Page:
Valve Springs in your engine have a very basic job, But how they do it is very important.
The main function of valve springs is to keep the valves closed to build up engine compression.
The second function is to maintain specific pressure on all moving parts to follow the camshaft lobe.
So, The camshaft, pushrods, lifters, and rocker arms do all the work in opening the valves.
But, When their job is done the valve springs take over to make sure the valves keep closed.
The valve springs also push back against all the other parts like the rocker arm, pushrod and lifter to maintain pressure on the cam lobe.
In most stock engines, the pressure exerted by the valve springs when the valves are closed is around 85 pounds.
When the valves are pushed all the way open by the valvetrain, the pressure exerted by the valve springs may go as high as 200 pounds.
So, At some point the valve spring will wear out and start causing issues.
Possible Signs Of Valve Springs Not Working Properly:
- Engine misfire
- Tapping or ticking noise
- Compression loss
What Can Cause Valve Springs To Fail
To maintain correct valve operation at normal engine speeds, all of the valve springs must exert a certain amount of spring pressure. To low or week valve spring pressure may cause valves to not completely seal or float under higher RPM. Too high a pressure may cause premature wear of other valve train parts.
Broken Valve Springs
A broken valve spring in an engine can cause many different drivability and performance problems.
Also, Broken valve springs can cause excessive valve noise, compression loss and severe internal engine damage.
The actual breaking of the valve springs is not always the most serious consequence. Actions following the breaking cause the most serious damage to the engine.
When valve springs break, they may collapse just enough to allow the valve to drop into the cylinder.
As a result, the piston may strike it causing severe damage to the piston, cylinder head, and other nearby parts.
What Can Cause Floating Valves
Valves can float when the valve springs can’t keep up with the engine’s speed. At high RPM (anything above 5000 RPM), the valves are opening and closing very rapidly. The camshaft rotates at half the speed of the crankshaft. So, At 5000 RPM, the cam is spinning at 2500 RPM, pushing the valves open over 40 times a second! If the valve springs are weak, the springs may not be able to push the valves all the way shut before the next opening cycle begins. If the valves don’t completely close, the cylinders will lose compression causing the engine to misfire and lose power.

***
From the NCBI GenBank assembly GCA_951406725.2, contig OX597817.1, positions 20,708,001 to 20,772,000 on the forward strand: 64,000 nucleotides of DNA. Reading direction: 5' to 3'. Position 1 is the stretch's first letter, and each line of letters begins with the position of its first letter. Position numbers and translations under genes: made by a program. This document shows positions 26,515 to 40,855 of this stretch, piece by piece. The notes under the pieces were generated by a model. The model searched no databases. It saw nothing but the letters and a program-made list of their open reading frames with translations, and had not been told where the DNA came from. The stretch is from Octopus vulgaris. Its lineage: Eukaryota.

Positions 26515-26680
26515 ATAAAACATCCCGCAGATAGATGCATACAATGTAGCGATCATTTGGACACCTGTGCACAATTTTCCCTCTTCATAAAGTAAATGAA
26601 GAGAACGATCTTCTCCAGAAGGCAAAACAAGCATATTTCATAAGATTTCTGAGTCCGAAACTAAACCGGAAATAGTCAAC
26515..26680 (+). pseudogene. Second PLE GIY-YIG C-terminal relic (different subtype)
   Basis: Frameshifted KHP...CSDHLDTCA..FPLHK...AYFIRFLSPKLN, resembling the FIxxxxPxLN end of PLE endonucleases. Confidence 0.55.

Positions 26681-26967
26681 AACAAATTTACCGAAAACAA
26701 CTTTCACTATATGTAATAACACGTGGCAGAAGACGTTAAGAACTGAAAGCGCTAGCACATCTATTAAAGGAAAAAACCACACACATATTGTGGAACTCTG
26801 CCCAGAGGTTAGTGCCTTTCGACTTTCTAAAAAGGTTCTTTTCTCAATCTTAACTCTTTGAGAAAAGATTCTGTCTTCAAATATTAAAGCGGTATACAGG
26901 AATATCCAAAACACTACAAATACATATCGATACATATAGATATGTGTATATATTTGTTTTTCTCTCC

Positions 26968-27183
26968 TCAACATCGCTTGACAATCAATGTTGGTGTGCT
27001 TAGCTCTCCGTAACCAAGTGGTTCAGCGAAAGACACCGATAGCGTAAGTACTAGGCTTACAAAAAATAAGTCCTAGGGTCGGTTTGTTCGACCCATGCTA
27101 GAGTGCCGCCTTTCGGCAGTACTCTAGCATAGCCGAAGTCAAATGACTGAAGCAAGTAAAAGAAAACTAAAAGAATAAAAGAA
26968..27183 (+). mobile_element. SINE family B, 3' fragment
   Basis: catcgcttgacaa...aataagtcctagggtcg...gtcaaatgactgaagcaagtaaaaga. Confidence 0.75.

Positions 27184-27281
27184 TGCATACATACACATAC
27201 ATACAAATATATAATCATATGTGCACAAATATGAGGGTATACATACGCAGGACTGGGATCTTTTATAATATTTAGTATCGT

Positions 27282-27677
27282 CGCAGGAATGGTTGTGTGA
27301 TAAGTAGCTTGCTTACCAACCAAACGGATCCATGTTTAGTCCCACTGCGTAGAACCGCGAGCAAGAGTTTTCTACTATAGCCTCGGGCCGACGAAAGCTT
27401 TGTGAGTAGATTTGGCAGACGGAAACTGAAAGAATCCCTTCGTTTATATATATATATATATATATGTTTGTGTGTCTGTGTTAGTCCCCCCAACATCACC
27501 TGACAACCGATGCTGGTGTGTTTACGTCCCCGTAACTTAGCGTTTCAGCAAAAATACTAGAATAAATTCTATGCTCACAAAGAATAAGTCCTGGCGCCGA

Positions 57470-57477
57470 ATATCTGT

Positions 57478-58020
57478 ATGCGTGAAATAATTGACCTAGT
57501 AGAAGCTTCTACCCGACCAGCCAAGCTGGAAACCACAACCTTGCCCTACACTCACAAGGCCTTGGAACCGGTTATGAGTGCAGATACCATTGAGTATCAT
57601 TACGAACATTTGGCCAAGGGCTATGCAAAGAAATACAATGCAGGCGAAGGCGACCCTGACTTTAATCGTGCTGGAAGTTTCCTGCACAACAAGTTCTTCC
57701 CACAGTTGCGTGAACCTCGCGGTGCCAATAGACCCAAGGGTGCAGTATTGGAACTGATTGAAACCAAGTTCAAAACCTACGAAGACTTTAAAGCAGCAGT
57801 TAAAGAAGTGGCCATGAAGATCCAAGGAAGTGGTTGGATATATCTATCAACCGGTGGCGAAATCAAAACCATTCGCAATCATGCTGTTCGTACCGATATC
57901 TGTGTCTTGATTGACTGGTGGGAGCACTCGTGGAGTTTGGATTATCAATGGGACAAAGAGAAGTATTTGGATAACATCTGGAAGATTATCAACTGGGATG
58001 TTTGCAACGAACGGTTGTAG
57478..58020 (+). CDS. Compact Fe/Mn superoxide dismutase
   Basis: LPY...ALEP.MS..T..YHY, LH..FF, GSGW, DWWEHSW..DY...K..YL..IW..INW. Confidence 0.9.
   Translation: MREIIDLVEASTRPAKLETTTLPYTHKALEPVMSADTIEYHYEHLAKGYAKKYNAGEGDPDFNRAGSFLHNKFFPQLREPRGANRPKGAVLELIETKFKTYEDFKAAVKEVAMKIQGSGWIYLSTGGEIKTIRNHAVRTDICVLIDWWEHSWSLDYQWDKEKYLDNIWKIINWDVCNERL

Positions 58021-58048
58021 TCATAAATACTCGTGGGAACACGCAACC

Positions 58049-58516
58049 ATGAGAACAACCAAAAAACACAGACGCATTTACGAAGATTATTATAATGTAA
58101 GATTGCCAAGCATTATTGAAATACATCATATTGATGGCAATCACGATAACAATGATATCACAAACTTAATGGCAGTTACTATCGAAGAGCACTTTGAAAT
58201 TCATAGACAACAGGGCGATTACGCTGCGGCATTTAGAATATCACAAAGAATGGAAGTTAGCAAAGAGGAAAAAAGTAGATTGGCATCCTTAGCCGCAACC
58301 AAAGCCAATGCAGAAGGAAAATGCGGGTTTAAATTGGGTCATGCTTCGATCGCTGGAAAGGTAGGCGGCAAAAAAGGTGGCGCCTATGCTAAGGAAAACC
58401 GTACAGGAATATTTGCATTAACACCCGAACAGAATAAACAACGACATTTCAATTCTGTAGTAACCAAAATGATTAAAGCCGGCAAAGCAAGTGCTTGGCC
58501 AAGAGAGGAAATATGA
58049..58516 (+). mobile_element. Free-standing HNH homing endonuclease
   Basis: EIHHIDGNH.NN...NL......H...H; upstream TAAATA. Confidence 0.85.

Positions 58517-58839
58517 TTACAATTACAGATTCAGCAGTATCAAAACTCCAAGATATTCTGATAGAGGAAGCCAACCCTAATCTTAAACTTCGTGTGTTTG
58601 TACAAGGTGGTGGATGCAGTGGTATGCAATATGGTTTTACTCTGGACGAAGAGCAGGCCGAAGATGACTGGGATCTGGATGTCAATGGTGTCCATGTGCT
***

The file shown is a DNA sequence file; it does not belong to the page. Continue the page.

What Can Cause Hydraulic Valve Lifters To “Pump Up”
In addition, valve float can also allow hydraulic lifters to “pump up”. Hydraulic valve lifters have an internal piston that is supported by oil pressure. Oil pressure pushes the piston up, forcing the pushrod to remain tight against the rocker arm. This maintains zero lash in the valvetrain for quiet operation. If the engine experiences valve float at high RPM, it can allow the pistons inside the lifters to move up slightly as they try to take up slack in the valvetrain. When the engine slows down, the lifters are overfilled with oil and may prevent the valves from fully closing. Consequently, Causing the engine again to lose compression and misfire. Eventually the lifters will settle down and normal operation will return.
Weak Or Broken Valve Springs Causing Interference Engine Damage
Valve float due to weak valve springs is bad not only for performance, but also for the valves themselves. If a valve remains open too long in an engine with close piston-to-valve clearances (as is the case with most “interference” engines), one or more valves may actually hit a piston, causing serious engine damage.
The resulting damage may be:
- Bents valves
- Cracked pistons
- Damaged cylinder walls
- Cracked heads or block
Weak Or Broken Valve Spring Causing Burnt Valves
Valve float can also cause exhaust valves to run hot, burn and fail.
Exhaust valves are cooled when the valve closes and rests on its valve seat.
Now the heat is conducted away from the valve into the seat and cylinder head.
If the engine is running at high speed and the valve is not fully seating, the exhaust valves can overheat.
This can lead to burning or cracking in the head of the valve.
A burned valve will leak compression, causing a steady misfire in the affected cylinder.
Diagnosing Weak Or Broken Valve Springs With A Vacuum Gauge
To narrow down the list of possible causes of your engine performance problem, connect a vacuum gauge to a vacuum port on the intake manifold. Then start the engine and observe the vacuum gauge readings at idle and at progressively higher engine speeds. If weak valve springs are causing your problem, the vacuum readings on the gauge will oscillate as engine speed increases.
However, a rapid vibration or variation in the vacuum gauge reading at increased engine speed can also be caused by:
- Leaking intake manifold gasket
- Leaking head gasket
- Burnt valves
- Ignition misfire.
A broken valve spring will cause the gauge needle to drop sharply each time the affected valve tries to close.
You need to rule out these other possibilities before even thinking about replacing the valve springs.
So, Always start by checking for engine misfire codes. Next, Do a compression test. And Finally, a cylinder leak down test. This will get you well on the way to diagnosing the actual problem.
Finally, Valve springs must always provide a (slightly) greater force than the inertial force of the accelerated mass of the valve. At the same time, the valve-spring forces must not be so great as to create excessive friction on the cam and potential loss of performance.